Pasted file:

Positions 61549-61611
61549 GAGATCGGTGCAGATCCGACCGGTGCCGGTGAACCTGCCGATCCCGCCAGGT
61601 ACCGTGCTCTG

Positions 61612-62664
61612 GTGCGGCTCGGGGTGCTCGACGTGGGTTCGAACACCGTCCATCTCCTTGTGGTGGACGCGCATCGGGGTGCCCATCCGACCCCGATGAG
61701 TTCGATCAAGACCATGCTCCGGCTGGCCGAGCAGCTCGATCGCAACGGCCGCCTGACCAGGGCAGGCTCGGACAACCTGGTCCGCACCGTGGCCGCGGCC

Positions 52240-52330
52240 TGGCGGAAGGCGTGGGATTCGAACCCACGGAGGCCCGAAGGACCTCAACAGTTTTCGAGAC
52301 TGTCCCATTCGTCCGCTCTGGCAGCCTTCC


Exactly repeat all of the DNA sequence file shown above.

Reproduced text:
Positions 61549-61611
61549 GAGATCGGTGCAGATCCGACCGGTGCCGGTGAACCTGCCGATCCCGCCAGGT
61601 ACCGTGCTCTG

Positions 61612-62664
61612 GTGCGGCTCGGGGTGCTCGACGTGGGTTCGAACACCGTCCATCTCCTTGTGGTGGACGCGCATCGGGGTGCCCATCCGACCCCGATGAG
61701 TTCGATCAAGACCATGCTCCGGCTGGCCGAGCAGCTCGATCGCAACGGCCGCCTGACCAGGGCAGGCTCGGACAACCTGGTCCGCACCGTGGCCGCGGCC

Positions 52240-52330
52240 TGGCGGAAGGCGTGGGATTCGAACCCACGGAGGCCCGAAGGACCTCAACAGTTTTCGAGAC
52301 TGTCCCATTCGTCCGCTCTGGCAGCCTTCC